NEW YORK (Reuters) - An unusually strong U.S. jobs report lifted the dollar to a five-and-a-half-year high against a basket of currencies on Friday and drove stocks higher, led by financial shares.
U.S. bond prices dropped, pushing short-term yields to their biggest single-day rises in nearly four years as investors priced in a U.S. interest rate hike by mid-2015.
Labor Department data showed U.S. employers hired more workers in November than during any month in nearly three years. Non-farm payrolls surged by 321,000, the most since January 2012 and topping forecasts for 230,000 new jobs.
“The trend is pretty good. Now comes the second-guessing in the market,” said Scott Brown, chief economist at Raymond James in St. Petersburg, Florida. “It brings concerns that the Fed might look to raise earlier than some people had expected. I don’t think anyone should fear the Fed right now.”
The Dow and S&P 500 ended at record highs and posted a seventh straight weekly advance.
Traders shifted bets on the Federal Reserve’s first round of interest-rate increases to July 2015 from September 2015 before the report.
The jobs report caused the yield on U.S. 2-year Treasuries US2YT=RR to rise to its highest since May 2011, according to Reuters data. The yield curve flattened, with the differential between the five-year note and the 30-year bond falling to its lowest level since January 2009.
The benchmark 10-year Treasury note US10YT=RR was off 14/32 and yielding 2.3047 percent.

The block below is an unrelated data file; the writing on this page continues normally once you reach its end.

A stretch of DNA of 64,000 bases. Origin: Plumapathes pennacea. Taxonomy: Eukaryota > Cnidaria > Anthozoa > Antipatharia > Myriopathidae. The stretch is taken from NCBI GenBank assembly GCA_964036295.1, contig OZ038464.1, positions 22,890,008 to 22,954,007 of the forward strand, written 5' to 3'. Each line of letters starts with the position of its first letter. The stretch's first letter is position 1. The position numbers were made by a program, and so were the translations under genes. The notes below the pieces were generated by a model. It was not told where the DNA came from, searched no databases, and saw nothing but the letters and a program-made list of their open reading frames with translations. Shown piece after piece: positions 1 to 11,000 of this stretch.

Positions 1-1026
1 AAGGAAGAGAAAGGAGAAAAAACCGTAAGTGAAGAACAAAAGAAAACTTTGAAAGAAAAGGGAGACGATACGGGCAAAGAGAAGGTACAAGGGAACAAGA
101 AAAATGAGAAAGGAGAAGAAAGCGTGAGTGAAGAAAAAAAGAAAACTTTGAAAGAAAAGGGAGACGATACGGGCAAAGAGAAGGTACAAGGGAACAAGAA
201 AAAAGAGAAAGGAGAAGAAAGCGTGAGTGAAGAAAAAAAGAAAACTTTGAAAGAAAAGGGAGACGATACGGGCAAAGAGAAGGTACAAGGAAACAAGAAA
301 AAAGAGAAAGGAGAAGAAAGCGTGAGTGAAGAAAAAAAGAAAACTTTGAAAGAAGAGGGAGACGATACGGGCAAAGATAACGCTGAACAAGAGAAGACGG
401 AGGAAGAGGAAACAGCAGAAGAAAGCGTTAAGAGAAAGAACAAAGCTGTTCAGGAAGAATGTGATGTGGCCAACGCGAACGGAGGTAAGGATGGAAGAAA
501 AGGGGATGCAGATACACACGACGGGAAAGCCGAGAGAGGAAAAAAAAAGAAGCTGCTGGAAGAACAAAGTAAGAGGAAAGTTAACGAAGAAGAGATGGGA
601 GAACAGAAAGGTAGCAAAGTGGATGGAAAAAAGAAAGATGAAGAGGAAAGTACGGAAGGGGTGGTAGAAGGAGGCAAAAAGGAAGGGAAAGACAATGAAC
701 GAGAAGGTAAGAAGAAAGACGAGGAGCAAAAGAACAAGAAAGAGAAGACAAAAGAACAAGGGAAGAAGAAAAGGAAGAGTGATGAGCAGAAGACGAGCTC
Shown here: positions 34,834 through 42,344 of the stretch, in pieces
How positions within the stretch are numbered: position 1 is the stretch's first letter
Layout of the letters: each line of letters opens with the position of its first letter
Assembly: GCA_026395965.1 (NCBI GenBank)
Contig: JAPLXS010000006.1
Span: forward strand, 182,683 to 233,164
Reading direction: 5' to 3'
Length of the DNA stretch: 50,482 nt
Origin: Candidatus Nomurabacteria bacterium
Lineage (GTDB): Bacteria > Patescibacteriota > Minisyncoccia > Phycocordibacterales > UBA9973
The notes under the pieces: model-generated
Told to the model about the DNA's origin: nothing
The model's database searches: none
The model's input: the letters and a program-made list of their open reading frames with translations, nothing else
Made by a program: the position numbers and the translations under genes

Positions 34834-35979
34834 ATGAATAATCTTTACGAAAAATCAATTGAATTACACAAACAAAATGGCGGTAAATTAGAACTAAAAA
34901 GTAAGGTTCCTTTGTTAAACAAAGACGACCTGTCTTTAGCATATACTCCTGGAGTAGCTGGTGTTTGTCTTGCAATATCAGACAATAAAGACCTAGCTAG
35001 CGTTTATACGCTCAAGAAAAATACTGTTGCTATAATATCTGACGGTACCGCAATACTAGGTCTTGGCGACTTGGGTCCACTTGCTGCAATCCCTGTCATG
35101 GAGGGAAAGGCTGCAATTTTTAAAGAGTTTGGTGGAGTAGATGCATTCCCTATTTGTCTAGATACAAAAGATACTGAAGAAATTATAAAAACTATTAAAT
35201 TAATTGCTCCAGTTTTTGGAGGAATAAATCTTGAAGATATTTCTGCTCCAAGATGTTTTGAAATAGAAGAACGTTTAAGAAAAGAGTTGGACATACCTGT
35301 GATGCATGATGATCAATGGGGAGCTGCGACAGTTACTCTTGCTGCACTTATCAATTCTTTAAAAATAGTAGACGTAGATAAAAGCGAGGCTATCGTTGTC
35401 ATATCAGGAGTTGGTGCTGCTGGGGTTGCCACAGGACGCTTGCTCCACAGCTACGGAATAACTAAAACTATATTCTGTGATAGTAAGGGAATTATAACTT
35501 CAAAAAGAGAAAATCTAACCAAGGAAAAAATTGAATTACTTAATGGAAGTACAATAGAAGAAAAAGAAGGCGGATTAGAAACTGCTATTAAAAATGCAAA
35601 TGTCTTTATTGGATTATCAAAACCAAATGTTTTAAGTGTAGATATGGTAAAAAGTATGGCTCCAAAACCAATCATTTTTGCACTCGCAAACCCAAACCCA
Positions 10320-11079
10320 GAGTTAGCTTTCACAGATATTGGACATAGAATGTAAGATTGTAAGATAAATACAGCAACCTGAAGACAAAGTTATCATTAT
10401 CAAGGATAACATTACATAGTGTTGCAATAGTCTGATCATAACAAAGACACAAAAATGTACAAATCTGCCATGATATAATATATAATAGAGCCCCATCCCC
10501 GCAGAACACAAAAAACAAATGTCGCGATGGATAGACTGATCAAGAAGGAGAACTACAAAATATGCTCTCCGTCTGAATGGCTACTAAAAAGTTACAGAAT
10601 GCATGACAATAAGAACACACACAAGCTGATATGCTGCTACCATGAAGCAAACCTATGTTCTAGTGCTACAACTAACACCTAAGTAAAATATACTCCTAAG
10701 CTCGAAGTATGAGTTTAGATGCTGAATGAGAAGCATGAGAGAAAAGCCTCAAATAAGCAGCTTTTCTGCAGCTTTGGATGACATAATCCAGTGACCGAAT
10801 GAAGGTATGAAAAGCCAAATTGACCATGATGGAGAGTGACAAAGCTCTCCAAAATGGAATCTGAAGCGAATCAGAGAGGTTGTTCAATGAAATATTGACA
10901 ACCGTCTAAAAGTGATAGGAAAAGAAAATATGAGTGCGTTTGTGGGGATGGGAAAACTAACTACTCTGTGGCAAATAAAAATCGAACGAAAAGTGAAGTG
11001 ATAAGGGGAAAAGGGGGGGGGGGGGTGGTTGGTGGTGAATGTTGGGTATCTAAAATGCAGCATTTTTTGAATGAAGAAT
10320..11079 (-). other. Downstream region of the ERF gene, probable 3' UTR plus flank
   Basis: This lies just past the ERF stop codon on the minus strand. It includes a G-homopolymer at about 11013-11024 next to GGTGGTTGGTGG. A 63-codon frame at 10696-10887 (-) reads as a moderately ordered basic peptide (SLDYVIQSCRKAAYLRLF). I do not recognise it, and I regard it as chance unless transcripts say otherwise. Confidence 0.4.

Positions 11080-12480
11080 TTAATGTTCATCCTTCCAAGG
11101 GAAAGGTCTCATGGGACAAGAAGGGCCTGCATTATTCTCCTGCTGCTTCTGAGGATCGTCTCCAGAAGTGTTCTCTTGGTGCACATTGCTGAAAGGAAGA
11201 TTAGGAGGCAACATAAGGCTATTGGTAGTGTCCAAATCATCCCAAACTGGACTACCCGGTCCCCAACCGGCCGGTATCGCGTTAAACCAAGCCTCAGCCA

The dollar rose against a basket of currencies .DXY to its highest level since March 2009. The dollar also hit multi-year peaks against the euro EUR= and against the yen JPY=. The U.S. dollar index hit a peak of 89.467, up 0.86 percent on the day.
On Wall Street, the Dow Jones industrial average .DJI rose 58.69 points, or 0.33 percent, to 17,958.79, the S&P 500 .SPX gained 3.45 points, or 0.17 percent, to 2,075.37 and the Nasdaq Composite .IXIC added 11.32 points, or 0.24 percent, to 4,780.76.
“Payrolls confirm the strength of the economy, but that strength is reflected in stock prices,” said Ronald Sanchez, chief investment officer of Fiduciary Trust Company International in New York
Stock traders balanced the encouraging fundamental strength in the U.S. economy with the prospect of a rate rise.
Financial shares led gains. The S&P financial index .SPSY was up 1 percent, with higher interest rates expected to boost earnings in the sector. Utilities, a dividend play, lost ground as Treasuries yields rose. The S&P utility index .SPLRCU was down 0.8 percent.
MSCI's global share index .MIWD00000PUS was up 0.1 percent, while an index of European shares .FTEU3 ended up 1.8 percent as a weaker euro boosted exporters.
Gold XAU= dropped more than 1 percent, suffering from the dollar’s strength, while Brent LCOc1 and U.S. crude CLc1 continued their slide.
Spot gold XAU= was down 1.2 percent at $1,190.90 an ounce. Brent crude fell 57 cents to settle at $69.07 a barrel, while U.S. crude oil futures dropped 97 cents to settle at $65.84.
Additional reporting by Michael Connor, Ryan Vlastelica and Dan Bases in New York; Editing by Dan Grebler and Leslie Adler